Apple patents were actually Google inventions, says Samsung
Apple and Samsung are again in locked horns in a bitter patent dispute that has, so far, spanned two years. After Apple’s 2012 win against Samsung involving a $930 million settlement, the two companies are at it again.
This time, Apple is accusing Samsung of having infringed on five software patents involving quick-linking, slide-to-unlock, universal search, automatic word correction and background sync. Meanwhile, Samsung is also accusing Apple of infringing on two patents that involve camera and folder organization and video transmission functionality. These involve a newer set of devices, including the flagship Galaxy S2 and S3, as well as the iPhone 4, 4S, 5 and iPad 2,3, 4 and mini, among others.
Apple has rested its case, giving its concluding statements in the previous week. Damages were computed at $2.191 billion, including lost profits and a fair amount for royalties. As Samsung begins its defense, it has called on Google executives to aid in proving Android has not copied Apple in developing the popular mobile operating system. Rather, the argument is that the innovations being claimed by Apple as its own were actually invented — or at least first utilized — by Android and Google.
First on the stand on behalf of Samsung was Hiroshi Lockheimer, Google’s executive vice president for engineering at Android. Lockheimer gave an account of Android’s early days, starting with its fledgling team of less than 30 employees, which has fast grown to about 600 to 700 after Google’s acquisition. He recalled how, during this time, the team actively intended to make Android a discrete operating system — not locked into any hardware — and something that is not like other mobile operating systems.
“We like to have our own identity,” Lockheimer said. “We were very passionate about what we were doing, and it was important that we have our own ideas.”
He then described the work habits at Android, which often involve 60 to 80 hour workweeks, and which “continue to be grueling.” The testimony is aimed at proving the Android team had been hard at work developing these features, and not simply copying from other technologies. According to Lockheimer, his first involvement with Android was in January 2006, when co-founder Andy Rubin invited him to view a demonstration of the OS. This means development on Android was well underway even before the iPhone first came out.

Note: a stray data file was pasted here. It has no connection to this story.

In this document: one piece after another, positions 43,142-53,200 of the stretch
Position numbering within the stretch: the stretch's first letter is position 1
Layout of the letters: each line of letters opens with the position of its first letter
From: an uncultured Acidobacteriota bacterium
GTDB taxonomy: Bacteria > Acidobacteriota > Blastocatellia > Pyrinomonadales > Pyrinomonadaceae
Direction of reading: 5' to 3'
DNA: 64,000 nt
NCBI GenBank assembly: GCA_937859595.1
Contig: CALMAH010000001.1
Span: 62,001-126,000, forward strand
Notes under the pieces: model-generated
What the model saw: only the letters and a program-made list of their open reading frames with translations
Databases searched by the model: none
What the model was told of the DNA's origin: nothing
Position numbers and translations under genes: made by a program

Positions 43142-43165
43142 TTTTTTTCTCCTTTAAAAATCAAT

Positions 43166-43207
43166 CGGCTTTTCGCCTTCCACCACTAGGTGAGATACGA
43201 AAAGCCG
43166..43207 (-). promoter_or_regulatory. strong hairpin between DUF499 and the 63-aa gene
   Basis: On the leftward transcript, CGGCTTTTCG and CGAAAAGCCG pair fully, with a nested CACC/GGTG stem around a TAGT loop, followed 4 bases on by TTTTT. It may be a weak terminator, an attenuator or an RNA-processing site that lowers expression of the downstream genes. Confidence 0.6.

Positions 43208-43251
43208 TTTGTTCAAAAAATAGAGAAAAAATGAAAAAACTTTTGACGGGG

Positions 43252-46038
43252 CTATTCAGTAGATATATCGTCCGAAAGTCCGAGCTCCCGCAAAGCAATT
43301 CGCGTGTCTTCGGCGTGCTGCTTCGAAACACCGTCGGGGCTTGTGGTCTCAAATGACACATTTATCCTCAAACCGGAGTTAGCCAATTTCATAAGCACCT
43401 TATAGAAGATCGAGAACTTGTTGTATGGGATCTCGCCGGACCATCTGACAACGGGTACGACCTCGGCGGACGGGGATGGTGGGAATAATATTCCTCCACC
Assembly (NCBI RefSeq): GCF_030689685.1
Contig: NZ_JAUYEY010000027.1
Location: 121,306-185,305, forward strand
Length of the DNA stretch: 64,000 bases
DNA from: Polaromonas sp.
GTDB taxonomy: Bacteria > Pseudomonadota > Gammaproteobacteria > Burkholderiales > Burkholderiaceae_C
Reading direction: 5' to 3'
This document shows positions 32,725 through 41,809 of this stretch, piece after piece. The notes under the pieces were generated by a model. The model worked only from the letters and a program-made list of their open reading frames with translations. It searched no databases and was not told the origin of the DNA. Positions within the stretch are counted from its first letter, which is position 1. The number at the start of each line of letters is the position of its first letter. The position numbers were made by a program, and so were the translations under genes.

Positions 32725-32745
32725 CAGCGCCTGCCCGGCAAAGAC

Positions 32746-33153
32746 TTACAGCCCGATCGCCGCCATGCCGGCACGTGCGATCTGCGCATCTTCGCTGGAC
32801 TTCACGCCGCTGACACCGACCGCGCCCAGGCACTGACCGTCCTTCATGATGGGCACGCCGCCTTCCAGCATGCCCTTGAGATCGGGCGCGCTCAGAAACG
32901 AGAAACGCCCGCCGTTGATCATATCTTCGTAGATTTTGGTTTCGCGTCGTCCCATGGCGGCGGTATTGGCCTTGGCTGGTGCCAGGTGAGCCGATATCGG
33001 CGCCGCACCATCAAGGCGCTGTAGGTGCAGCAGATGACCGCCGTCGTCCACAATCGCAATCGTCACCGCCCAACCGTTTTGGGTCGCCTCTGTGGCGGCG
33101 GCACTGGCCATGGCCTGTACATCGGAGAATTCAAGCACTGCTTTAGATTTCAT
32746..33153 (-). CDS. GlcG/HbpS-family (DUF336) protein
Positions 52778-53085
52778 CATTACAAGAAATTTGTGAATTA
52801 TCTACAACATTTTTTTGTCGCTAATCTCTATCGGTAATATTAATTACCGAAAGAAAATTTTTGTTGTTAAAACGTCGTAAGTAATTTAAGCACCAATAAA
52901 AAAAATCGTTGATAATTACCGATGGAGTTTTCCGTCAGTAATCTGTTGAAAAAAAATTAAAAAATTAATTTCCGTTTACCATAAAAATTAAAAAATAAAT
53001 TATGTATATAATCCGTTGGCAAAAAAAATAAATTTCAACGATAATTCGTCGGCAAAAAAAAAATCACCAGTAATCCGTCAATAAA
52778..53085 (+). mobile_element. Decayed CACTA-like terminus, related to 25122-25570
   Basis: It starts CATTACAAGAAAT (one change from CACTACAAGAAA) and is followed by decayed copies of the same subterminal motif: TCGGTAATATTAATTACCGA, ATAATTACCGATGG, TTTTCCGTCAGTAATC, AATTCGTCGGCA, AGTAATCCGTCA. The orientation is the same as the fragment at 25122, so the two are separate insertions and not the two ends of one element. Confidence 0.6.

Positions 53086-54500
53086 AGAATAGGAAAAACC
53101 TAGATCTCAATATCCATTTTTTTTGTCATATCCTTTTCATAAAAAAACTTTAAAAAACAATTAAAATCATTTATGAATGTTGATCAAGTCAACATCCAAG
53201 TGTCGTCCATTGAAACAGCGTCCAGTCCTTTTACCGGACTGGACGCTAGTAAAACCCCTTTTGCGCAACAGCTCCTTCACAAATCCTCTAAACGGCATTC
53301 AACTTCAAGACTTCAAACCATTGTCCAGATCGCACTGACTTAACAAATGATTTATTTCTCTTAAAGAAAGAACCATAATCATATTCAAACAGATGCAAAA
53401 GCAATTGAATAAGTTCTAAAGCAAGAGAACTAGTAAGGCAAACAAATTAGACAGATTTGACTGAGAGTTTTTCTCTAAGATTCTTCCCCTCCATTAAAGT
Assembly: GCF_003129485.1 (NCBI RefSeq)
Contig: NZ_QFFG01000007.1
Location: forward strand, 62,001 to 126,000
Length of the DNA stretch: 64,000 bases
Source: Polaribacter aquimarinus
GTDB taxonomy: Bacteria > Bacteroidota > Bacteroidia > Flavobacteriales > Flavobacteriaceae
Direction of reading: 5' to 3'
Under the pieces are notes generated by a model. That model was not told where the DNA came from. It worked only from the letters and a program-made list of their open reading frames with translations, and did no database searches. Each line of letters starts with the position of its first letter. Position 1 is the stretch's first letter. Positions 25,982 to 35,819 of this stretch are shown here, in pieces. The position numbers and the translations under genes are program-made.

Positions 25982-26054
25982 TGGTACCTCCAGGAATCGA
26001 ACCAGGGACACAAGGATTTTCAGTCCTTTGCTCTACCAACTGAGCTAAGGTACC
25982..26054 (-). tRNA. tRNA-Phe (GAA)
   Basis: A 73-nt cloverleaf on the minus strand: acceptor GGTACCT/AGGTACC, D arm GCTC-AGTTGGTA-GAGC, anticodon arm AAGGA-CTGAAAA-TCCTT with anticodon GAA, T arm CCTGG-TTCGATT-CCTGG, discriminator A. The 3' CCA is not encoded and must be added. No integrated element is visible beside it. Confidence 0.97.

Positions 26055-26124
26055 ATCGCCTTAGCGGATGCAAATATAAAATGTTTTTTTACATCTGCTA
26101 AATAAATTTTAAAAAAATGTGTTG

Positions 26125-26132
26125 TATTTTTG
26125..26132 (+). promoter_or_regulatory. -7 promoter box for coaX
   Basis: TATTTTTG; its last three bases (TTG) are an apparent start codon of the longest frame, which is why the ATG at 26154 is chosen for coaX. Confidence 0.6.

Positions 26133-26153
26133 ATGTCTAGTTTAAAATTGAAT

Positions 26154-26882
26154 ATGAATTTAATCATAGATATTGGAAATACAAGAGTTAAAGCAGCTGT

We were very passionate about what we were doing, and it was important that we have our own ideas.
Google’s innovations, not Apple’s
Samsung is relying on Google experts’ testimony to debunk the claim that there is any value to Apple’s patents. For example, with regard to universal search — the ability to search both web and local content from a single interface — Lockheimer says internal Google data indicate that users are 98 percent more likely to click on web results rather than local ones.
Apple has tried to question the Google executive’s role in the trial, with counsel stating that the presence of Google personnel might confuse the jury. After all, it’s not Google that is on trial here, but rather Samsung. However, since the initial 2012 lawsuit and other legal and oversight proceedings involving Apple and Samsung, the sentiment is that Apple is using Android device manufacturers as a proxy in its war against Android itself, and by extension, Google.
For Samsung, Google’s involvement is meant to convey the message that the innovations are Google’s and not Apple’s, which means the Cupertino, CA company is claiming damages arising from the use of innovations that it did not invent in the first place.
Lockheimer is only one of the several Google executives and experts Samsung is calling in as witnesses. The Korean company is expected to present a total of 17 witnesses throughout the month to bolster its defense.
The question here is this: is Samsung on the right track? Is this the right argument to defend itself against Apple’s patent complaint, and is tapping Google’s help the correct means in achieving this?